This image is one of over 108,000 from the AMICA Library (formerly The Art Museum Image Consortium Library- The AMICO Library), a growing online collection of high-quality, digital art images from over 20 museums around the world.
www.davidrumsey.com/amica offers subscriptions to this collection, the finest art image database available on the internet. EVERY image has full curatorial text and can be studied in depth by zooming into the smallest details from within the Image Workspace.
- Cultures and time periods represented
range from contemporary art, to ancient Greek, Roman, and Egyptian works.
- Types of works include paintings, drawings,
watercolors, sculptures, costumes, jewelry, furniture, prints, photographs,
textiles, decorative art, books and manuscripts.
Gain access to this incredible resource through either a
monthly or a yearly subscription and search the entire collection from
your desktop, compare multiple images side by side and zoom into the minute
details of the images. Visit www.davidrumsey.com/amica
for more information on the collection, click on the link below the
revolving thumbnail to the right, or email us at firstname.lastname@example.org
Creator Nationality: African; North African; Egyptian
Creator Name-CRT: Egyptian
Title: Akhenaten Sacrificing a Duck
Title Type: Object name
View: Full View
Creation Start Date: -135
Creation End Date: -3
Creation Date: ca. 1353-36 B.C.E.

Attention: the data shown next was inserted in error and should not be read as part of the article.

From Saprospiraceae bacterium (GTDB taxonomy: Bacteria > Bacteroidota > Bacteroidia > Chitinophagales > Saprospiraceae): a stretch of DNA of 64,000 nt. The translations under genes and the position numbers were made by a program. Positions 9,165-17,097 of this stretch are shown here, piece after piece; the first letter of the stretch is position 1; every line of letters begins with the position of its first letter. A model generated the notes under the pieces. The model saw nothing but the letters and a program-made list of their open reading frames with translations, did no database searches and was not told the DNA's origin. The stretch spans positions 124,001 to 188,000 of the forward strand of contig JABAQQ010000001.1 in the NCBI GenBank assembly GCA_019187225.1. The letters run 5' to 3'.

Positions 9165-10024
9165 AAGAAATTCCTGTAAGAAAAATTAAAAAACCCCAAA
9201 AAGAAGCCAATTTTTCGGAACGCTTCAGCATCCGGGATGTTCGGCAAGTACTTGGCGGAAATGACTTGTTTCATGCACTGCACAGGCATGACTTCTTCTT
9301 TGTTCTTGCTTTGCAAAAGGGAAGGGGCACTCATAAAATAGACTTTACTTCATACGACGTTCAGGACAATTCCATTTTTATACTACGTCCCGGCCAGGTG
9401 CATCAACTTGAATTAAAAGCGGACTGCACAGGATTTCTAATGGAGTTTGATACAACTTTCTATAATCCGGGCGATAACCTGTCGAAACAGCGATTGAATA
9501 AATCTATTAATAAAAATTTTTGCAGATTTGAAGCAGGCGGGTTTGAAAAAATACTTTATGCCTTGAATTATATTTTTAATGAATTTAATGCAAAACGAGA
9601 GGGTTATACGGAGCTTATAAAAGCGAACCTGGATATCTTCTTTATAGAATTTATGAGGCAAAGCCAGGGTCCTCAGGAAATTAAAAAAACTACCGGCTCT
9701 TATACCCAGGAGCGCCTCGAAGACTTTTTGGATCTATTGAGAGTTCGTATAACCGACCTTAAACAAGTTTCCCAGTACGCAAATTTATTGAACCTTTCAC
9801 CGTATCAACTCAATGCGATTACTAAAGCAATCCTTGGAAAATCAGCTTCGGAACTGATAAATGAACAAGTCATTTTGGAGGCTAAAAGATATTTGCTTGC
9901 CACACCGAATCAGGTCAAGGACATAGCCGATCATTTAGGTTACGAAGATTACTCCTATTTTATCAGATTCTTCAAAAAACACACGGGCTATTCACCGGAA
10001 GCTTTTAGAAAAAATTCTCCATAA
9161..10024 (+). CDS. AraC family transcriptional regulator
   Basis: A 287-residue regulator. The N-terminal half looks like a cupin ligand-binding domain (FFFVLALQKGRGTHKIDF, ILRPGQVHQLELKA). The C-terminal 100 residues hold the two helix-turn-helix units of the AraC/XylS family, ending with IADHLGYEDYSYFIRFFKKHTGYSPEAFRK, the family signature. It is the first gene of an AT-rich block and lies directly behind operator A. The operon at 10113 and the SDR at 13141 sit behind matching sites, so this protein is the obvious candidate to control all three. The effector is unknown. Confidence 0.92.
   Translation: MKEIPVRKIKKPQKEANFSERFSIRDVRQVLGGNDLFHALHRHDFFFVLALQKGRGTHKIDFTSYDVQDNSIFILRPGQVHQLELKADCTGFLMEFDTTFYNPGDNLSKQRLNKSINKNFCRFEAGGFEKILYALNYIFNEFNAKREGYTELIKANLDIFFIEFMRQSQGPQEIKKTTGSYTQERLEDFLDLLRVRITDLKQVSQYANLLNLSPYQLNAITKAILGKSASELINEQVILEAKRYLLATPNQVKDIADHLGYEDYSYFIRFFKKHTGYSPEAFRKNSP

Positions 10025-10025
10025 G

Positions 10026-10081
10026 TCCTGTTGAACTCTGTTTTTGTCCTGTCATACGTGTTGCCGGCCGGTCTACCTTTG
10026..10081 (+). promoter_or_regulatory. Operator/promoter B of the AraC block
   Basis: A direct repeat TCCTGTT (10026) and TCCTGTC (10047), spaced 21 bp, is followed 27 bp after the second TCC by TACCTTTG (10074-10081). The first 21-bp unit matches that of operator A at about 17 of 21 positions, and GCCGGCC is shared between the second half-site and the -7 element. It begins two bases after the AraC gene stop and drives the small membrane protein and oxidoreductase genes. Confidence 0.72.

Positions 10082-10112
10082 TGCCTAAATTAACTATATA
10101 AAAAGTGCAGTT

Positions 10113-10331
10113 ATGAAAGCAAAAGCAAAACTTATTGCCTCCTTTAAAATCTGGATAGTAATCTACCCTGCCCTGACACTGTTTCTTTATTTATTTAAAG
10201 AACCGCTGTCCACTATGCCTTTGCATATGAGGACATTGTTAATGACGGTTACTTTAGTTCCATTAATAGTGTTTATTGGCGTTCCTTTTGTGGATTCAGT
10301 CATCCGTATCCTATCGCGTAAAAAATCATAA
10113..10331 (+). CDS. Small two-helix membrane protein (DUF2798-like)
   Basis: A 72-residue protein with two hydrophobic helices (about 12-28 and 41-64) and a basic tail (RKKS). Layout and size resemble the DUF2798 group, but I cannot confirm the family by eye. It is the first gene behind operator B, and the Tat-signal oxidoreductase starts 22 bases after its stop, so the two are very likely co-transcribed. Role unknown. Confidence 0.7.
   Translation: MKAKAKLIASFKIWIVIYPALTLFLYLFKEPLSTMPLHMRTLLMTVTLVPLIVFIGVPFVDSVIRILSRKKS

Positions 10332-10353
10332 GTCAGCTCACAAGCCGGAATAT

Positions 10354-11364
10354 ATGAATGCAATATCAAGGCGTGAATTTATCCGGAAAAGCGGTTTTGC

Object Type: Sculpture
Materials and Techniques: Limestone
Dimensions: H. 9 5/8 in. (24.4 cm)
AMICA Contributor: The Metropolitan Museum of Art
Owner Location: New York, New York, USA
ID Number: 1985.328.2
Credit Line: Gift of Norbert Schimmel, 1985
On this block from a temple relief, Akhenaten, recognizable by his elongated features, holds a duck toward Aten. With one hand he wrings its neck before offering it to his god. Akhenaten believed that light was the only divine power in the universe and that the solar disk was the means through which this power came into the world. Akhenaten's god, Aten, is portrayed through the symbol of a solar disk with rays ending in small human hands, one of which holds an ankh, symbol of life, toward the king's nose. The sun-disk symbol is a large-scale hieroglyph meaning 'light.' Although early depictions of Akhenaten often appear strangely exaggerated, later in his reign sculptors attempted a more naturalistic style, emphasizing a sense of space and movement. Akhenaten's hands here are grasping and straining to hold the struggling duck. Such a scene, capturing one moment, would never have been attempted in another period. Akhenaten's right hand, however, is twisted so that all five fingers can be seen, a pose that conforms to the Egyptian convention of presenting each part of the body as completely as possible.
The artist has cut the outlines of the figures into the surface in a technique called sunk relief. Sunk relief appears mostly on the exterior of buildings, where the outlines cast shadows, emphasizing the sunlight. During the Amarna period almost all relief was executed in this technique.
AMICA ID: MMA_.1985.328.2
AMICA Library Year: 2000
Media Metadata Rights:
Copyright The Metropolitan Museum of Art
AMICA PUBLIC RIGHTS: a) Access to the materials is granted for personal and non-commercial use. b) A full educational license for non-commercial use is available from Cartography Associates at www.davidrumsey.com/amica/institution_subscribe.html c) Licensed users may continue their examination of additional materials provided by Cartography Associates, and d) commercial rights are available from the rights holder.
Copyright © 2007 Cartography Associates.
All rights reserved.